# UWHAM

## Table of Contents

## 1 how to install

- dependence: requires "GNU scientific library"

http://www.gnu.org/software/gsl/ compile:

g++ uwham.cpp -lm -lgsl -lgslcblas -o uwham.o

## 2 list of options:

simple description | default | |
---|---|---|

h | print out help information | - |

d | potential energy input file | - |

t | temperature | 300 |

g | GROMACS input format | -1 |

i | unit of potential energies in the input file | 0 |

o | unit of free energies of the output | 0 |

m | iteration method | 0 |

q | length of the equilibrium period | 1 |

n | number of iterations | 1.0e10 |

e | error tolerance | - |

w | print list of weights | none |

z | normalization | no |

### 2.1 options and descriptions

#### 2.1.1 -d potential_energy_input_file

This file contains \(M\) blocks, which correspond to \(M\) \(\lambda\)-states. At the beginning of each block, there is
a comment line or multiple comment lines starting with "@" or "#". Do not leave blank lines between blocks. After
comments lines, there is a \(N_i \times M\) matrix, where \(N_i\) is the total number of observations observed at the
\(i^{th}\) \(\lambda\)-state. The matrix element \(p_{jk}\) of the \(i^{th}\) block is the potential energy (or potential
energy difference, see discussion below) of the \(j^{th}\) observation (observed at the \(i^{th}\) \(\lambda\)-state) at
the \(k^{th}\) \(\lambda\)-state. The default unit of potential energies is \(k_B T\). See option "-i" and "-o" for
using a different unit for energy.

Suppose all information is stored in a three dimensional array "D", where \(D[i][j][k]\) is the element at the
\(j^{th}\) row and the \(k^{th}\) column of the matrix in the \(i^{th}\) block of the input file. The default value of
\(D[i][j][k]\) is the potential energy of the \(j^{th}\) observation observed at the \(i^{th}\) \(\lambda\)-state
calculated with the Hamiltonian function of the \(k^{th}\) \(\lambda\)-state — \(P[i][j][k]\). Note that the essential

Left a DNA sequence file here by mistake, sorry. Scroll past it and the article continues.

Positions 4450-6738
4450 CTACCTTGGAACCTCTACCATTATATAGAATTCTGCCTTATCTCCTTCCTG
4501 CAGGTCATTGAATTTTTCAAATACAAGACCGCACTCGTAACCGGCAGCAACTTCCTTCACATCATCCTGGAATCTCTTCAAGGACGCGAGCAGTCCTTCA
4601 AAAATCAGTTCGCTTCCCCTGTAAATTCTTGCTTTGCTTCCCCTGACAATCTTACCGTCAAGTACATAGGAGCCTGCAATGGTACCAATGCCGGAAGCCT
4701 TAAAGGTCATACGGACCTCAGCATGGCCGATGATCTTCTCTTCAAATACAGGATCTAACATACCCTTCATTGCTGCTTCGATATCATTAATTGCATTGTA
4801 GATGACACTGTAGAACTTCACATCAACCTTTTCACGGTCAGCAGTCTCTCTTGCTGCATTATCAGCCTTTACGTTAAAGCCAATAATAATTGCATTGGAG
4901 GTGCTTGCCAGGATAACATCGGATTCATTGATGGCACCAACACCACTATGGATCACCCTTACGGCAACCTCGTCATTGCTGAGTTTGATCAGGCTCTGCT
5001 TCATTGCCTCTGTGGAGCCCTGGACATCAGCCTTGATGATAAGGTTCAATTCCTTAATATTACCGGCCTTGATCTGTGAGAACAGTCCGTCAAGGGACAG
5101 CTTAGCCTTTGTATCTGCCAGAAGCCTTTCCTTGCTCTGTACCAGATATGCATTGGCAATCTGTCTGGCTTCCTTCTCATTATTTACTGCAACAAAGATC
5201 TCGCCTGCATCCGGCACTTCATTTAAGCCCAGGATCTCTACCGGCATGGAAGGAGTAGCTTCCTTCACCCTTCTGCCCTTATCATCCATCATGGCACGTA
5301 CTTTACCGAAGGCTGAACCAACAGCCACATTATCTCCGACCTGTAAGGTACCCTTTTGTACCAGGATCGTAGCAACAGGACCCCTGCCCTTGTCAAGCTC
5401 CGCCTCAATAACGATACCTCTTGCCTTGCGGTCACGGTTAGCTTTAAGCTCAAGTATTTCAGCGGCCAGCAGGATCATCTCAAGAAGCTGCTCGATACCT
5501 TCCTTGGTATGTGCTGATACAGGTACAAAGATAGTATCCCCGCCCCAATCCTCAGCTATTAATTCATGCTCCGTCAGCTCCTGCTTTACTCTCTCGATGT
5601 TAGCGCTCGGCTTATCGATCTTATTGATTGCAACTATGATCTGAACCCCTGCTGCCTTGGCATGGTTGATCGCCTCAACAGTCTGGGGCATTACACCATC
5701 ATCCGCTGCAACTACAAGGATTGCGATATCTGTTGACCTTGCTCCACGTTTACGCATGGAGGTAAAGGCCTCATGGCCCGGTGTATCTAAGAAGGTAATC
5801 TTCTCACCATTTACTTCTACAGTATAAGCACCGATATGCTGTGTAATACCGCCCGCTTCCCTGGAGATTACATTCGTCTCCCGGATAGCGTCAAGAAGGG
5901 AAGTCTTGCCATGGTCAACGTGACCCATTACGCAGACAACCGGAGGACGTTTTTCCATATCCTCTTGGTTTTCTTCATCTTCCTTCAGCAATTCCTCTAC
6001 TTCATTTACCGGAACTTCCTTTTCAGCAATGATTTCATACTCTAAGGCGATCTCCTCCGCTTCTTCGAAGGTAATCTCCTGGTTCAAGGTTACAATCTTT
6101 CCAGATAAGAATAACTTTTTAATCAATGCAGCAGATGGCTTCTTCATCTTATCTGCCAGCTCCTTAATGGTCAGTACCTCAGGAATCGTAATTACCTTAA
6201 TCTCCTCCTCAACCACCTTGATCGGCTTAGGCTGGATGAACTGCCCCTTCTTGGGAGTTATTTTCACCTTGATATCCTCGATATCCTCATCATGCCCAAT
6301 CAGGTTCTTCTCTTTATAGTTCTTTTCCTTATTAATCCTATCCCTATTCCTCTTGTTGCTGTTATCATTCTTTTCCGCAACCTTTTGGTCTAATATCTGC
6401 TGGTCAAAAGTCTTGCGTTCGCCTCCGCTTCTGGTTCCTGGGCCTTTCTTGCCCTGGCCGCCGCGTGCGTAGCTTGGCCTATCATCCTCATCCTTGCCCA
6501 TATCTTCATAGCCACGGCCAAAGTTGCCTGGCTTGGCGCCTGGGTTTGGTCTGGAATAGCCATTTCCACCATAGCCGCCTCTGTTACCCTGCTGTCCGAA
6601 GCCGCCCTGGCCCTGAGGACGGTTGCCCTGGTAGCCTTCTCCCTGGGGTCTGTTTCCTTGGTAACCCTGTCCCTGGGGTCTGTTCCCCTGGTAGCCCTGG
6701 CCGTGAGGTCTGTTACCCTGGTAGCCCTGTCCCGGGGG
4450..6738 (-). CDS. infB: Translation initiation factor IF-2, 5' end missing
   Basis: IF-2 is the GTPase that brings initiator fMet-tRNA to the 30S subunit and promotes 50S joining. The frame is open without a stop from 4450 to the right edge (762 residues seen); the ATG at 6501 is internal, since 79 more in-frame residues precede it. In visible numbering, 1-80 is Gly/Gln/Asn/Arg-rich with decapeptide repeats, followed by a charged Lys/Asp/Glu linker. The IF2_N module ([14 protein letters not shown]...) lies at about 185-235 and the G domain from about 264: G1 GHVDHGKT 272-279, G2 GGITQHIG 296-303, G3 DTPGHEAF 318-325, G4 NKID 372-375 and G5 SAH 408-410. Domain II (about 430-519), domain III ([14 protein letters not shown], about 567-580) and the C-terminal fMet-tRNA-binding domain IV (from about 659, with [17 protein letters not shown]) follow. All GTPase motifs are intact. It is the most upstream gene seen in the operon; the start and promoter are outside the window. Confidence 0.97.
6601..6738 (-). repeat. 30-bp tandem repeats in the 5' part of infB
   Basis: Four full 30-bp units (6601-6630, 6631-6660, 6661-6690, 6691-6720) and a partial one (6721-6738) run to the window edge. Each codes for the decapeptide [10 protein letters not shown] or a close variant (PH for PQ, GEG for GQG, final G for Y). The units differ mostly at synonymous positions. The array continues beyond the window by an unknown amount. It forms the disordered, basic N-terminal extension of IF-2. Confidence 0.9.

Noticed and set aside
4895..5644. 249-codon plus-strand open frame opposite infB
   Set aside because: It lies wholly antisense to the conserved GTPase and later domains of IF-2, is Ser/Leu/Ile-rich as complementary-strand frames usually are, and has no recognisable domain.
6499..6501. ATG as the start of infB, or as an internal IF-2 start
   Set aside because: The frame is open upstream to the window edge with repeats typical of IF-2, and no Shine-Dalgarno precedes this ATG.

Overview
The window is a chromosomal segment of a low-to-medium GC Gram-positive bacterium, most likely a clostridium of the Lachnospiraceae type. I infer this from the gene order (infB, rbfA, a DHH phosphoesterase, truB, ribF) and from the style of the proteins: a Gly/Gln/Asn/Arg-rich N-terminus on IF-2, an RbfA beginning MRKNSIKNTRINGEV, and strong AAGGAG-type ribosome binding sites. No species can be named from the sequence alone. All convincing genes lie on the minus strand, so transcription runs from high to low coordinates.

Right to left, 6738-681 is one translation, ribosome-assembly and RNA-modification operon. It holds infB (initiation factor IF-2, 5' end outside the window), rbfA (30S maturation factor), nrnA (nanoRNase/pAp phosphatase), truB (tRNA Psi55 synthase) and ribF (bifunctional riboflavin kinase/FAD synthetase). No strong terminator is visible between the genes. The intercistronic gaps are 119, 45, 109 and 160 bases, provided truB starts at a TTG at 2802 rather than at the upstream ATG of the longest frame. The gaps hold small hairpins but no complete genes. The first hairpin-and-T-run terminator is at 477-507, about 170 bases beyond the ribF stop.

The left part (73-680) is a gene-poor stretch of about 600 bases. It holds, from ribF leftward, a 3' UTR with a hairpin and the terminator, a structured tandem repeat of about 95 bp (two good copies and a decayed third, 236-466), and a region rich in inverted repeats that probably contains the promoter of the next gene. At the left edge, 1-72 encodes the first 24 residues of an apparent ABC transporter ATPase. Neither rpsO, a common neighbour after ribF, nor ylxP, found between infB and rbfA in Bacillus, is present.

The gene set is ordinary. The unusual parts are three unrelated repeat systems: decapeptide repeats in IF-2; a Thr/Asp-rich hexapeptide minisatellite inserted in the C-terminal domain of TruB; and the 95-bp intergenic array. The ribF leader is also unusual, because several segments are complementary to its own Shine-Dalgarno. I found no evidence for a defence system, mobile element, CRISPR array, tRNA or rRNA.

information for the UWHAM analysis is the difference of the potential energies of the same observation at different
\(\lambda\)-states. Therefore, the UWHAM results will remain the same if one applies a constant energy shift for
each observation, namely \(D[i][j][k] = P[i][j][k] - C[i][j]\), where \(C[i][j]\) is the shift. For example, when using
UWHAM to analyze the data generated by Umbrella sampling, \(D[i][j][k]\) is usually the biasing potential energy
instead of the total potential energy. Here is another example: when the outputs of free energy perturbation
simulation of GROMACS (see option "-g") are used as the input for UWHAM, \(D[i][j][i]\) is always shifted to be zero.

#### 2.1.2 -i input_unit -o output_unit

The default unit of potential energies used in UWHAM is \(k_B T\). However, if the data were generated by simulations running at a single temperature, UWHAM program can read and output energies in a different unit. The option "-i" specifies the unit used in the input; and the option "-o" specifies the unit used in the output. For these two options, "0" represents \(k_B T\); "1" represents \(kcal/mol\); and "2" represents "kJ/mol".

#### 2.1.3 -t temperature

The temperature of simulations. This option is only meaningful when all the simulations are run at a single temperature and the units of the input and output are not \(k_B T\). When using UWHAM to analyze data generated by simulations run at different temperatures such as temperature replica exchange simulations, the input data in the potential energy input file (see option "-d") must be converted in unit of \(k_B T\).

#### 2.1.4 -g GROMACS_format